In September 1996, the CPD started looking for a Russian émigré nuclear weapons specialist “asset” who knew about “fireset” technology. As a result CPD recruited a former senior Russian engineer identified in redacted CIA documents and testimony at the trial only as “Merlin.”

During 1997 and 1998, while the false set of plans for the “fire set” was being created by experts at one of the national laboratories, “Merlin” was busy writing e-mails and letters to organizations and individuals in Iran who might have some interest in the subject. He was signing his own name and identifying himself accurately as having worked at the Soviet Arzamas 16 nuclear weapons laboratory.

That remarkable feature of the operation reveals the hypocrisy of the prosecution argument, presented by former national security adviser and Secretary of State Condoleezza Rice, among others, that the exposure of the operation endangered the life of the asset.

At a meeting in San Francisco in November 1998, Merlin was introduced to the schematics of the “fireset” and the parts list to accompany it for the first time. The secret hovering over the meeting was that Merlin’s case officers were “steering him away from any notion that the design is flawed,” as they were instructed to so, according to a May 28, 1997 CIA cable. Thus the CPD was seeking to deceive both the “target” and the “asset.”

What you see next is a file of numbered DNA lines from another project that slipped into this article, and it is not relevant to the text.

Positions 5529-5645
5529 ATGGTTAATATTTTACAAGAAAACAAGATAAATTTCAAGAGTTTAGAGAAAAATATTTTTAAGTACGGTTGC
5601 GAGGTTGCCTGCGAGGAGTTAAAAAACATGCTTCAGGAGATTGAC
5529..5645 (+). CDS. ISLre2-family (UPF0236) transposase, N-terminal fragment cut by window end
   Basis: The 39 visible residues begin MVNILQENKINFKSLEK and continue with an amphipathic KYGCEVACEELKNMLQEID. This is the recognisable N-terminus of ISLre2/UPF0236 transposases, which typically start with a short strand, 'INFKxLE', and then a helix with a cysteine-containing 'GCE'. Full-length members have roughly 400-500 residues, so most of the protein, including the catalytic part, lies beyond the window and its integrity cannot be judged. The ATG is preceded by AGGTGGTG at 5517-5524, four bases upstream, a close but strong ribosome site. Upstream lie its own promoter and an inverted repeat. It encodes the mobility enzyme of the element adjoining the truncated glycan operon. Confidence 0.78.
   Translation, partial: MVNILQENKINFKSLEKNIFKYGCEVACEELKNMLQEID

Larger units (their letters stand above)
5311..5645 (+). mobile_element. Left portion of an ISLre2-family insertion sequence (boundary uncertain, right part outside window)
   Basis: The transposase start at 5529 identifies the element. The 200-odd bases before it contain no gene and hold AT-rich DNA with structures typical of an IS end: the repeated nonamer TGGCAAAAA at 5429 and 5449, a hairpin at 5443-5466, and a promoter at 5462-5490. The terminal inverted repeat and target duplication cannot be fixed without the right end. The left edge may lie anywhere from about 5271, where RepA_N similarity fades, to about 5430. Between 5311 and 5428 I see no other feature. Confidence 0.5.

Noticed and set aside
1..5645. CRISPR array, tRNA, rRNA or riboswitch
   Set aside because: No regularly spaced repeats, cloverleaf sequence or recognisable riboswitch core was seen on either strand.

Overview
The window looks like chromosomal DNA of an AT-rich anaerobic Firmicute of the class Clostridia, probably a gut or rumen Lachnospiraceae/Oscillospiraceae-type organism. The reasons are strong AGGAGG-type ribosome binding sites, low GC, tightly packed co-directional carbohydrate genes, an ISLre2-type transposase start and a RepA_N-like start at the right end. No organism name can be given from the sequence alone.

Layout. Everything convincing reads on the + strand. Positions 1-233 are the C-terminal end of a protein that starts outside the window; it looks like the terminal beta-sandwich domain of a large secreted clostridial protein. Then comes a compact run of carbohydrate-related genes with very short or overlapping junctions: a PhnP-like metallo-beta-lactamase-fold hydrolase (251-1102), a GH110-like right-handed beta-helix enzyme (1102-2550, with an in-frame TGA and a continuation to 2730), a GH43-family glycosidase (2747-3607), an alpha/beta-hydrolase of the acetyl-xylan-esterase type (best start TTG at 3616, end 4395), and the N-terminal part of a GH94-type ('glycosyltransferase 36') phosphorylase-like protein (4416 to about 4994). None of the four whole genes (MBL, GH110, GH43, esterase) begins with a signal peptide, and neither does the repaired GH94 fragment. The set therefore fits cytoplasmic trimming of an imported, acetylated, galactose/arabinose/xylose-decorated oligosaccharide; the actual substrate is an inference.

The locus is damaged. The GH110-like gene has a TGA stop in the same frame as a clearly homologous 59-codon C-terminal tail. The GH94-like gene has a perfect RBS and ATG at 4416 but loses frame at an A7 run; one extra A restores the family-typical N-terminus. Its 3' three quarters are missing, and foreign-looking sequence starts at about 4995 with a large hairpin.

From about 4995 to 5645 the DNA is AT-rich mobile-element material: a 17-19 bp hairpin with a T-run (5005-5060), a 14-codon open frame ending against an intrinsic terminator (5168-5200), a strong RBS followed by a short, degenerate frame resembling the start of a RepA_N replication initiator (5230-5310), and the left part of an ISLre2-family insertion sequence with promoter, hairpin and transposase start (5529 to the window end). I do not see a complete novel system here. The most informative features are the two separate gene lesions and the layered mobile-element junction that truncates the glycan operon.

The deception began to fall apart immediately. Merlin testified on video last week, hidden from journalists in the courtroom by a high screen, that when he saw the schematics and the parts list for the fireset, he told the operation’s manager and two control officers that the most important parts were missing from the schematics.  In one of the three interviews Merlin had with the FBI, he was more emphatic.

“It’s fake. It will not work. Some parts are missing,” he recalled telling his CIA handlers, according to the FBI report read by defense counsel.

The “case officers” assured Merlin that the omission was “on purpose,” in keeping with the “incompleteness” of the fire set plans, according to the CIA cable reporting the meeting. Merlin was told to acknowledge the omission and to explain it as part of what the Iranians would get once they paid for the package.

What they did not tell Merlin, however, was that they had not realized that such a discrepancy had existed until he spotted it, and that they found out upon further inquiry that the original Russian émigré scientist who had worked on the falsified device did not even know how to make the missing parts.

Merlin was also disturbed to find that the parts list was in English – obviously an odd choice for a former senior Russian engineer whose collaborators were all supposed to be former Soviet engineers as well. “I told them I preferred to see the parts list in Russian,” he testified.

Merlin continued to express concerns about the credibility of his “legend” and his own personal security. He complained about the resume he had cooked up, which claimed scientific experience at Arzanas 16 that the Iranians could easily learn was untrue if they checked. Sterling dismissed the danger, making the wholly unconvincing argument that once the Iranians realized that he was offering a business deal involving nuclear weapons, they would feel no need for an extensive investigation,” according to a Feb. 4, 1999 cable.